For bounding some approximation error of Jacobi polynomials, we need the following nonuniformly-weighted Sobolev spaces:

equipped with the inner product and the norm as:

Next, we define the orthogonal projection ${P}_{N}:{L}^{2}\left(\mathrm{\Lambda }\right)\to {P}_{N}\left(\mathrm{\Lambda }\right)$ as:

where ${P}_{N}$ possesses the following approximation properties ((5.4.11), (5.4.12) and (5.4.24) on p. 283-287 in Ref. ([11]):

(17)
${‖u-{P}_{N}u‖}_{{L}^{2}\left(\mathrm{\Lambda }\right)}\le c{N}^{-m}{‖u‖}_{{H}^{m}\left(\mathrm{\Lambda }\right)},$

and:

(18)
${‖u-{P}_{N}u‖}_{{L}^{\infty }}\le c{N}^{\frac{3}{4}-m}{‖u‖}_{m,\infty }.$

We have the following optimal error estimate for the interpolation polynomials based on the Jacobi Gauss points (c.f. [7]).

Lemma 3.1 For any function $v$ satisfying $v\in {H}_{{\omega }_{\alpha ,\beta },*}^{m}\left(-1,1\right)$, we have:

(19)
${‖v-{I}_{N}^{\alpha ,\beta }v‖}_{{L}_{{\omega }_{\alpha ,\beta }}^{2}\left(\mathrm{\Lambda }\right)}\le c{N}^{-m}{‖{\partial }_{t}^{m}v‖}_{{L}_{{\omega }_{\alpha +m,\beta +m}}^{2}},$

for the Jacobi Gauss points and Jacobi Gauss-Radau points.

Lemma 3.2 If $v\in {H}_{{\omega }_{\alpha ,\beta },*}^{m}\left(-1,1\right)$, for some $m\ge \text{1}$ and $\varphi \in {P}_{N}\left(\mathrm{\Lambda }\right)$, then for the Jacobi Gauss and Jacobi Gauss-Radau integration we have (cf. [7]):

(20)
$\left|\left(v,\varphi {\right)}_{{\omega }_{\alpha ,\beta }}-\left(v,\varphi {\right)}_{N}\right|\le {‖v-{I}_{N}^{\alpha ,\beta }v‖}_{{L}_{{\omega }_{\alpha ,\beta }}^{2}}{‖\varphi ‖}_{{L}_{{\omega }_{\alpha ,\beta }}^{2}}\le c{N}^{-m}{‖{\partial }_{t}^{m}v‖}_{{L}_{{\omega }_{\alpha +m,\beta +m}}^{2}}{‖\varphi ‖}_{{L}_{{\omega }_{\alpha ,\beta }}^{2}}.$

We have the following result on the Lebesgue constant for the Lagrange interpolation poly-nomials associated with the zeros of the Jacobi polynomials; (cf. [7]).

Lemma 3.3 Let ${\left\{{F}_{j}\left(t\right)\right\}}_{j=0}^{N}$ be the $N$-th Lagrange interpolation polynomials associated with the Gauss, or Gauss-Radau, or Gauss-Lobatto points of the Jacobi polynomials. Then:

(21)

We now introduce some notation. For $r\ge \text{0}$ and $k\in \left[0,1\right]$, ${C}^{r,k}\left(\left[-1,1\right]\right)$ will denote the space of functions whose $r$-th derivatives are Holder continuous with exponent $k$, endowed with the usual norm ${‖.‖}_{r,k}$. When 0, ${C}^{r,0}\left(\left[-1,1\right]\right)$ denotes the space of functions with $r$ continuous derivatives on [0, $T$], also denoted by ${C}^{r}\left(\left[-1,1\right]\right)$, and with norm ${‖.‖}_{r}$.

We will make use of a result of Ragozin ([12-13]), which states that, for each nonnegative Integer $r$ and $k\in \left[0,1\right]\text{,}$ there exists a constant ${C}^{r,k}>$0 such that for any function $v\in {C}^{r,k}\left(\left[-1,1\right]\right)$ there exists a polynomial function ${\tau }_{N}v\in {P}_{N}$ such that:

(22)
${‖v-{\tau }_{N}v‖}_{{L}^{\infty }}\le {C}_{r,k}{N}^{-\left(r+k\right)}{‖v‖}_{r,k},$

where ${‖.‖}_{\mathrm{\infty }}$ is the norm of the space ${L}^{\infty }\left(\left[-1,1\right]\right)\text{,}$ and when the function $v\in C\left(\left[-1,1\right]\right)\text{.}$ Actually, ${\tau }_{N}$ is a linear operator from ${C}^{r,k}\left(\left[-1,1\right]\right)$ to ${P}_{N}$.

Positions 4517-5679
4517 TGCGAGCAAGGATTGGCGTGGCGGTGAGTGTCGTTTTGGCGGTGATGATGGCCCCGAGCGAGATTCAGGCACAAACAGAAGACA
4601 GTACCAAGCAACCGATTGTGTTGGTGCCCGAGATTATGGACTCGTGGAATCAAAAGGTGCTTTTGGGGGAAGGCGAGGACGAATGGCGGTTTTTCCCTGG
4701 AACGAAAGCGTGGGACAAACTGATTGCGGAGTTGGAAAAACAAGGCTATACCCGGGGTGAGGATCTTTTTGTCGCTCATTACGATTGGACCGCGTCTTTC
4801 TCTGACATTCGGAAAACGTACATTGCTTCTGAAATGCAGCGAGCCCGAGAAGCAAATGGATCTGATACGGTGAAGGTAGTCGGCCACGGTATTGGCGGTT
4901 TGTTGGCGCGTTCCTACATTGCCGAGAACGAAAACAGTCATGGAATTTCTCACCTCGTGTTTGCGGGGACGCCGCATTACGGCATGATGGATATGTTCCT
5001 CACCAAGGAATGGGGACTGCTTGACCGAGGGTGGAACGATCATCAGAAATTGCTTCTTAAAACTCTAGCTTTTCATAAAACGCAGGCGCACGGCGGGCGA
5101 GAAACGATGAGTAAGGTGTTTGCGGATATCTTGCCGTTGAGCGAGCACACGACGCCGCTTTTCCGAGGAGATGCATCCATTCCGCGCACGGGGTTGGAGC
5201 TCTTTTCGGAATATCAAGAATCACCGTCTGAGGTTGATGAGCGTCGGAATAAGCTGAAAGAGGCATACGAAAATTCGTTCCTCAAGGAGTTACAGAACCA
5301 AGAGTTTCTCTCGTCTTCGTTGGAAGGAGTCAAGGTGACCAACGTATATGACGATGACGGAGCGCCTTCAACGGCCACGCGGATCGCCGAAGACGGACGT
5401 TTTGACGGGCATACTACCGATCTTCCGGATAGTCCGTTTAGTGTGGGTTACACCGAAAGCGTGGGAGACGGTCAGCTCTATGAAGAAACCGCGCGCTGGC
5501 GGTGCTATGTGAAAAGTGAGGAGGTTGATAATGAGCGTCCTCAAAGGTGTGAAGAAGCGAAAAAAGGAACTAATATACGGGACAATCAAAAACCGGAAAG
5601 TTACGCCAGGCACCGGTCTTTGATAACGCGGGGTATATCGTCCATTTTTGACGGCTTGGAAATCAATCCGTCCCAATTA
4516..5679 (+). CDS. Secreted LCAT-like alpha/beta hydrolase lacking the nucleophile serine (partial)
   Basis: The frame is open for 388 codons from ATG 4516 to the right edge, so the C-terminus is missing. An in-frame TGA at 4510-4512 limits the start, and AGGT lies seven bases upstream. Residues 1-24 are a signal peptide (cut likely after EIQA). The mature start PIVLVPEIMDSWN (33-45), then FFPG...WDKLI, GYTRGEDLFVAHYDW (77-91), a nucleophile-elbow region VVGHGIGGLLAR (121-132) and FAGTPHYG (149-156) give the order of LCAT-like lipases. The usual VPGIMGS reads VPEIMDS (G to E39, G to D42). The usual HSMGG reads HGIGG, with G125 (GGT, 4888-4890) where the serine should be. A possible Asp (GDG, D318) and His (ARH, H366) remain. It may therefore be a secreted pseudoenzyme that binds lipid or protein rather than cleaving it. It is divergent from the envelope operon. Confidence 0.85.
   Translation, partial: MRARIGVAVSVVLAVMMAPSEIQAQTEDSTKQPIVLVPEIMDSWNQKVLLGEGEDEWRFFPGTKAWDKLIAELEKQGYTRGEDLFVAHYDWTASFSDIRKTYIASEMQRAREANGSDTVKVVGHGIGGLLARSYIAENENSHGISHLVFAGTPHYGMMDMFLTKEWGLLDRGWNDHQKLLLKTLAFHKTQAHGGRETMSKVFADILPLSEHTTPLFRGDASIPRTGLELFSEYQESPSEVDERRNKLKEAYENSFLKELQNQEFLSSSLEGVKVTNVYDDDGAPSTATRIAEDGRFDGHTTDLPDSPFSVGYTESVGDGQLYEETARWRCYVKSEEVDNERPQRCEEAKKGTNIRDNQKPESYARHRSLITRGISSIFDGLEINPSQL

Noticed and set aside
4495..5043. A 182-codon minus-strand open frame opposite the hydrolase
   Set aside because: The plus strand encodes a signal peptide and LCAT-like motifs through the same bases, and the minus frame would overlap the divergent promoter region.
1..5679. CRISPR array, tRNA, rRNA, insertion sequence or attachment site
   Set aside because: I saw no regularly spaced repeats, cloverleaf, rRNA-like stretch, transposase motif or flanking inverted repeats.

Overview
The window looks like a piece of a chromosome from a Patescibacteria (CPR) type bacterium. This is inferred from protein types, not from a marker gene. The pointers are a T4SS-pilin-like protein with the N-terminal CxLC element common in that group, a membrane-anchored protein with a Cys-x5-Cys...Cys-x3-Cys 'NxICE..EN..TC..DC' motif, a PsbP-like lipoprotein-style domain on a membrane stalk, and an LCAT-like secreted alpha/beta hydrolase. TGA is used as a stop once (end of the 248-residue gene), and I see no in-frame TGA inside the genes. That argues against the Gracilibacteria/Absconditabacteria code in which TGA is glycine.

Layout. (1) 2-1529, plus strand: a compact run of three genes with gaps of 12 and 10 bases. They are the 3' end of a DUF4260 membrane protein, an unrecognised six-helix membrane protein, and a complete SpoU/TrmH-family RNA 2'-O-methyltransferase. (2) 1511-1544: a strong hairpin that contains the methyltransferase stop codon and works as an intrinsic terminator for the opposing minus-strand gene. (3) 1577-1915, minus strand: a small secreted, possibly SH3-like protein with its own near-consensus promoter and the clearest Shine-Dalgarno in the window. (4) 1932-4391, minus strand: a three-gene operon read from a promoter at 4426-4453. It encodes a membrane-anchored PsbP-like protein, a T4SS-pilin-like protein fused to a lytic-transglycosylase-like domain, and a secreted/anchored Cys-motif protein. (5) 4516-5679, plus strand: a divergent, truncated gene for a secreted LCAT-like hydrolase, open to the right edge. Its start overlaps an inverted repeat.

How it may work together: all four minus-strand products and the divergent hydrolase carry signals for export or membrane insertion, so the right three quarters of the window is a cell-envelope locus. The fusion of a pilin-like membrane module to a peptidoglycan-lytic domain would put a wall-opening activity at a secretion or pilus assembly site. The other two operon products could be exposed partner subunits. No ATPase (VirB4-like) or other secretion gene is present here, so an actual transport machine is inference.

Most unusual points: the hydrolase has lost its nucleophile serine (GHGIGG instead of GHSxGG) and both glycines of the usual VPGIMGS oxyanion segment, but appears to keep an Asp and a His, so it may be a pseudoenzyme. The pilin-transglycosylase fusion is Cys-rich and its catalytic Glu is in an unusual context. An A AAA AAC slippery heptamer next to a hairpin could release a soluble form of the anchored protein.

We will need the fact that $\stackrel{~}{M}$, which be defined by Eq. (11), is compact as an operator from $C\left(\left[0,T\right]\right)$ to ${C}^{r,k}\left(\left[-1,1\right]\right)$ for any $0 [14].

Lemma 3.4 Let $0, then, for any function $v\in C\left(\left[-1,1\right]\right)$, there exists a positive constant $C$ such that:

$\frac{\left|\stackrel{~}{M}v\left({t}^{\text{'}}\right)-\stackrel{~}{M}v\left({t}^{\text{'}\text{'}}\right)\right|}{{\left|{t}^{\text{'}}-{t}^{\text{'}\text{'}}\right|}^{k}}\le c\underset{-1\le t\le 1}{\mathrm{m}\mathrm{a}\mathrm{x}}\left|v\left(t\right)\right|,$

under the assumption that $0 for any ${t}^{\text{'}}$, ${t}^{\text{'}\text{'}}\in \left[-1,1\right]$ and ${t}^{\text{'}}\ne {t}^{\text{'}\text{'}}$. This implies that:

(23)

Clearly, $M$ and $\stackrel{^}{M}$ also satisfy Eq. (24). In our analysis, we shall apply the generalization of Gronwalls lemma. We call such a function $v\left(t\right)$ locally integrable on the interval [0, $T$] if for each $t\in \left[0,T\right]$, its Lebesgue integral ${\int }_{0}^{t}v\left(s\right)ds$ is finite. The following result can be found in [15].

Lemma 3.5 Suppose that:

where $\varphi w$, $\varphi {w}_{*}$ and $\varphi v$ are locally integrable on the interval [0, $T$]. Here, all the functions are assumed to be nonnegative. Then:

Lemma 3.6 Assume that $v$ is a nonnegative, locally integrable function defined on [0, $T$] and satisfying:

where ${K}_{0}$ is a positive constant and ${w}_{*}\left(t\right)$ is a nonnegative and continuous function defined on [0, $T$]. Then, there exists a constant $C$ such that:

Proof. We note that when $0<\mu <1$, the integral ${\int }_{0}^{t}\left(t-s{\right)}^{-\mu }ds$ is finite. From Lemma 3.5, we obtain the desired result directly.

Lemma 3.7 Assume that $v$ is a nonnegative, locally integrable function defined on [−1, 1] and satisfying:

$v\left(t\right)\le {w}_{*}\left(t\right)+{K}_{0}{\int }_{-1}^{t}\left(t-s{\right)}^{-\mu }v\left(s\right)ds,$

where ${K}_{0}$ is a positive constant and ${w}_{*}\left(t\right)$ is a nonnegative and continuous function defined on [−1, 1]. Then, there exists a constant $C$ such that:

$v\left(t\right)\le {w}_{*}\left(t\right)+C{\int }_{-1}^{t}\left(t-s{\right)}^{-\mu }{w}_{*}\left(s\right)ds.$

Proof. Let $t=2/T\left(x-1\right)$, $s=2/T\left(\tau -1\right)$, we obtain that:

By the linear transformation $x=2/T\left(t+1\right)$, $\tau =2/T\left(s+1\right)$, desired result follows. Obviously, when $\mu =$ 0, the lemma 3.7 also holds.

To prove the error estimate in the weighted ${L}^{2}$-norm, we need the generalized Hardys inequality with weights (see, e.g., [16, 17]).